Linked by Thom Holwerda on Wed 11th Jul 2012 10:15 UTC
In the News Andrew Binstock interviews Alan Kay, and there are just so many fantastic quotes and insights in there I have no idea what to pick as the OSNews item. This one? "Pop culture holds a disdain for history. Pop culture is all about identity and feeling like you're participating. It has nothing to do with cooperation, the past or the future - it's living in the present," Kay argues, "I think the same is true of most people who write code for money. They have no idea where [their culture came from] - and the Internet was done so well that most people think of it as a natural resource like the Pacific Ocean, rather than something that was man-made. When was the last time a technology with a scale like that was so error-free? The Web, in comparison, is a joke. The Web was done by amateurs." What about this gem? "I was never a great programmer. That's what got me into making more powerful programming languages." Or, my personal favourite: "My interest in education is unglamorous. I don't have an enormous desire to help children, but I have an enormous desire to create better adults." Read this. Now. That's an order.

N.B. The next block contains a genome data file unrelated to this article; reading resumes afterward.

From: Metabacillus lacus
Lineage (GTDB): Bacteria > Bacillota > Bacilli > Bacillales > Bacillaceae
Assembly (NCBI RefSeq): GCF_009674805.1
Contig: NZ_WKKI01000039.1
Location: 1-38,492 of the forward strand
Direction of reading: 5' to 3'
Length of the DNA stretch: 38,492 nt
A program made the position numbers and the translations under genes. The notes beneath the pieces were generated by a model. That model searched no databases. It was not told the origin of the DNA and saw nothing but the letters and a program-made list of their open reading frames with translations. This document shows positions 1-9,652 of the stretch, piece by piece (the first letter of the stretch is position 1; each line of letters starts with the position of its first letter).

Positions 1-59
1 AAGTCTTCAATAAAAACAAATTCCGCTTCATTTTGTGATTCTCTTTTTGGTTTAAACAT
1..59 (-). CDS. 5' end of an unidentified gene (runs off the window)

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Member since:

If anything, pop culture since 1990 has been a long series of revivals.

Maybe because the consumers don't remember it! So it feels new and wasn't too much of an effort to come up with. Just a thought..

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No it isnt Member since:

In my experience, it's rather a constant nostalgia for a time when those things were fresh. Band t-shirts from specific tours are collectors items, souvenirs from the history of rock'n'roll.

Then again, talking in general about "pop culture" is a bit like generalising about women or Europeans or colours or books: it's a fairly broad and diverse spectrum, and a constantly changing one at that. Whereas punk in its heyday certainly could be said to "hold a disdain for history", it's now reduced to trite nostalgia for a time when revolt still seemed possible, and had a specific aesthetics.

Reply Parent Score: 3